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United States Supreme Court

69 U.S. 252

Marine Bank  v.  Fulton Bank

IN the spring of 1861, the Fulton Bank, of New York, sent for collection to the Marine Bank, Chicago, two notes, one of Cooley & Co., for $2000, and one of Hunt & Co., for $1037; both due May 1-4, in that year. The currency at Chicago had become at that time somewhat deranged, and consisted exclusively of bills of the Illinois banks. The Marine Bank, just afterwards, addressed a circular to its correspondents, informing them that, in the disturbed state of the currency, it would be impossible to continue remittances with the usual regularity, and that until further notice it would be compelled to place all funds received in payment of collections to the credit of its correspondents in such currency as was received in Chicago,-bills of the Illinois Stock Banks,-to be drawn for only in like bills.

On the 1st May, the cashier of the Fulton Bank thus addressed the cashier of the Marine Bank:

'Please hold the avails of the collections I have sent you, subject to my order, and advise amount credited.'

The two notes were collected by the Marine Bank, in Illinois currency, at that time from five to ten per cent. below par. Immediately after the notes were collected, the Chicago bank, in reply to an inquiry from the Fulton Bank how the account stood, advised the latter bank thus:

'May 1. You have credit as follows: Cooley & Co., $2000.'

'May 6. Your account has credit as follows: Hunt & Co., 1037.'On the 21st April, 1862, that is to say, about a year after the collection made, the New York bank made a demand of payment from the Chicago bank, which was refused, unless the former bank would accept Illinois currency, now sunk fifty per cent. below par.

The Marine Bank was a bank engaged, like other banks, in receiving deposits, lending money, buying and selling exchange, and the money collected on the two notes in question was not retained in any separate or specific form.

On suit brought in the Northern Circuit for Illinois by the Fulton Bank, the court charged that the said bank was entitled to recover the value of the Illinois currency at the time the money was received by the defendant, and judgment went accordingly. The question in this court was, whether this was right, and whether the court below ought not to have charged, as it was requested but refused to do, that the Fulton Bank was 'only entitled to recover of the defendant the value, in coin, of such currency so received by the defendant at the time of demand made by plaintiff for payment with interest, and from that date,'-the only instruction asked for by the defendant's counsel.

A question was also raised in this court as to the form of action below,-trespass on the case for having wrongfully received the depreciated paper; but this point had not been raised in the court below.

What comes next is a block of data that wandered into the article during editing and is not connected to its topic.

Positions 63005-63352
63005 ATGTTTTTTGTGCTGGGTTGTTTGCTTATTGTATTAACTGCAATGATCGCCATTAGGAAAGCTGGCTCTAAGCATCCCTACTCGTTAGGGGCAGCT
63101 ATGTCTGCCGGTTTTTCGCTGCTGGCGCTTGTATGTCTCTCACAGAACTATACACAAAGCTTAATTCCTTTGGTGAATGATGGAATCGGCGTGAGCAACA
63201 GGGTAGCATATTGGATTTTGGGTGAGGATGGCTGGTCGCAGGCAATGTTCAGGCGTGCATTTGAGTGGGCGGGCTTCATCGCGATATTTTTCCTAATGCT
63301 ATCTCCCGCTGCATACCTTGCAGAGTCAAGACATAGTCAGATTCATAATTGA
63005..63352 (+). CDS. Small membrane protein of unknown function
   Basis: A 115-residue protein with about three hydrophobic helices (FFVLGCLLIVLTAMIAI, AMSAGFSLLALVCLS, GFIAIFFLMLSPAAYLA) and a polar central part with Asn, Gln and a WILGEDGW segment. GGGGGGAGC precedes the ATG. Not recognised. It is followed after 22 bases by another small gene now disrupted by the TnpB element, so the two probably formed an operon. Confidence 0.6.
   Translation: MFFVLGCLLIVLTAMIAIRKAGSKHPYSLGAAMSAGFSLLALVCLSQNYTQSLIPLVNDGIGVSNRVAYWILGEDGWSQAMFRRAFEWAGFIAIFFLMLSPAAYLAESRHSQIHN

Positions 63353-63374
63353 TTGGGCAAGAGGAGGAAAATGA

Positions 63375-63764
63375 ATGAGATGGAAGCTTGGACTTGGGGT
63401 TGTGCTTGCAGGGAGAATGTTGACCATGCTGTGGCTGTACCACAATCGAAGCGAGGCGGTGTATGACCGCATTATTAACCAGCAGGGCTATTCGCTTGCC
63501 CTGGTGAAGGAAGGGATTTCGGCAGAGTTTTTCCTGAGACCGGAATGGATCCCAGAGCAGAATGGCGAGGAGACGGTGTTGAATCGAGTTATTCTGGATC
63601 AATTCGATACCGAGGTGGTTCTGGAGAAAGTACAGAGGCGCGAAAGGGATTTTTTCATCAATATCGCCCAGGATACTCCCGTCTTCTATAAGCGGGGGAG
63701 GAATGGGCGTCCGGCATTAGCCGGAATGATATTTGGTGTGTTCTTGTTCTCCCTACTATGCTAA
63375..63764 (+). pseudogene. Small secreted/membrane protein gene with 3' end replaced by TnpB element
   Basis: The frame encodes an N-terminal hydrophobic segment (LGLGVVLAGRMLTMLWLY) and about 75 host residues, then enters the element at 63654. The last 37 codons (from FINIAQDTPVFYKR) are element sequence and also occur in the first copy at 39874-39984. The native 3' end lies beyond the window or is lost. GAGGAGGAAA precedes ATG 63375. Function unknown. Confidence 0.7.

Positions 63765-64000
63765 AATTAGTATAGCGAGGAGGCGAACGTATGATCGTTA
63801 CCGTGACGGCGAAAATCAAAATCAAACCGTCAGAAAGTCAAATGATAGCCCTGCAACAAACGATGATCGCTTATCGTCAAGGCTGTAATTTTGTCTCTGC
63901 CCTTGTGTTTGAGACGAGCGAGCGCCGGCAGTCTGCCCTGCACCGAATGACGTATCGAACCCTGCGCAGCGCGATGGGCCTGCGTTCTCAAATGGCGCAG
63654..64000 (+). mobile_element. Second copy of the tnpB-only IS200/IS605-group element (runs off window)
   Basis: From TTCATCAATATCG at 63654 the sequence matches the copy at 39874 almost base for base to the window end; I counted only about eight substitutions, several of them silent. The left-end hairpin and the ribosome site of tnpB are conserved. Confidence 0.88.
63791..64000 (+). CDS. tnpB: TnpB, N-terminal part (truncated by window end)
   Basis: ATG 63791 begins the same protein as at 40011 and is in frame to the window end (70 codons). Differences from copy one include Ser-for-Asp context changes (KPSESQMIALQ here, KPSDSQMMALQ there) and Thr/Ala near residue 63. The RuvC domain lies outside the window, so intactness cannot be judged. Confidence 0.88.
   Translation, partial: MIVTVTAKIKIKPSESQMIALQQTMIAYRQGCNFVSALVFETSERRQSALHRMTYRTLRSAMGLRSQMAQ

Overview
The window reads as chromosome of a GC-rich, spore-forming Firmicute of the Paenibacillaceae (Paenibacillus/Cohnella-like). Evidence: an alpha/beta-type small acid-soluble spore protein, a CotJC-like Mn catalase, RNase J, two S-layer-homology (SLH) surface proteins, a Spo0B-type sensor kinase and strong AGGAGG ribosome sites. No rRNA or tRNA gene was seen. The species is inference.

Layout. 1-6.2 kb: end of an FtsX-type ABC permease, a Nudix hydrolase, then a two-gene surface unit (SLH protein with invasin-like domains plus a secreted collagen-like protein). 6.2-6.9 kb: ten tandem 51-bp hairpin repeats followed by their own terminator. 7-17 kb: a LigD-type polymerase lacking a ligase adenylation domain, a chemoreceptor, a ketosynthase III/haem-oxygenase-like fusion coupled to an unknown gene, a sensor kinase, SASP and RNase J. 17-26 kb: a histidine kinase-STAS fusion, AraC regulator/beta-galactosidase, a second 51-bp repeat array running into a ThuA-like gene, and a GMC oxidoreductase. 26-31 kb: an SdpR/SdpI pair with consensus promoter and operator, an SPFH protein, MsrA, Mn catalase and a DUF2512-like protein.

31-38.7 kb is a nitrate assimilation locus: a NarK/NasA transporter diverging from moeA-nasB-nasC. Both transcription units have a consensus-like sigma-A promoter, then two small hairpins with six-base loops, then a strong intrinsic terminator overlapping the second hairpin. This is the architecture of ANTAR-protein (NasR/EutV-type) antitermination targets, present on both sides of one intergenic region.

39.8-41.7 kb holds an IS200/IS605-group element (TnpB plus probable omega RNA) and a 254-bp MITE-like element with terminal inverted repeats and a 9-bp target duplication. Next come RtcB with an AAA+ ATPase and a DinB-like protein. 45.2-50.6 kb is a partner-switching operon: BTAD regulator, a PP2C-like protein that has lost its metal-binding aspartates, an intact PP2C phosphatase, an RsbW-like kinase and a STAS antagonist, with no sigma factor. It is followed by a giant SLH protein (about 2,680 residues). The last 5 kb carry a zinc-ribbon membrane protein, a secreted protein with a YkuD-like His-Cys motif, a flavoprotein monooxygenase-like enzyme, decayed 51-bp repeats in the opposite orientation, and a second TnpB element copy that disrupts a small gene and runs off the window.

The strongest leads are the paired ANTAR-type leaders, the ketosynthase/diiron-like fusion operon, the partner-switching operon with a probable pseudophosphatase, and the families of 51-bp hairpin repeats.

Mr. Fuller, for the Marine Bank, plaintiff in error, contended that this bank, in receiving the money and passing it to the credit of the Fulton Bank, was acting as the plaintiff's agent. If this was so, and it obeyed instructions and acted in good faith, it could not be held responsible for the depreciation of the currency while in its hands; a position for which the counsel relied on the American Leading Cases. [*] The Marine Bank had of course mixed the currency it received with other like currency, and perhaps used a part or the whole in its ordinary banking business. In this, however, it did but follow the only course possible among banks. No depositor, correspondent, or customer, when dealing with a bank, ever expects that anything else will be done. This being the settled and only practicable course of business, the plaintiff understood that when the notes were collected and the proceeds placed to his credit, they would pass into the general funds of the bank, and be used till drawn for. This intermixture, having been made in the usual course of business, the counsel contended was proper, and did no wrong to the principal. The ordinary rules of law, with regard to confusion of goods, applied, and the proprietors had an interest in common in the entire fund, in proportion to their respective shares.

The counsel also called attention to the form of action,-case for negligence in receiving the depreciated paper. In such form of action nothing was before the court but the question, whether the Marine Bank was liable for having received the paper; and to that question the bank's circular was a complete reply. The question, whether the Chicago bank was liable for one rate or for another did not arise on the pleadings; judgment had been given below on a thing not at all in issue; and was, accordingly, to be reversed.

Mr. E. S. Smith, contra.

Mr. Justice MILLER delivered the opinion of the court.

NotesEdit

^*  Second edition, p. 691; note to Burril v. Phillips, &c.

This work is in the public domain in the United States because it is a work of the United States federal government (see 17 U.S.C. 105).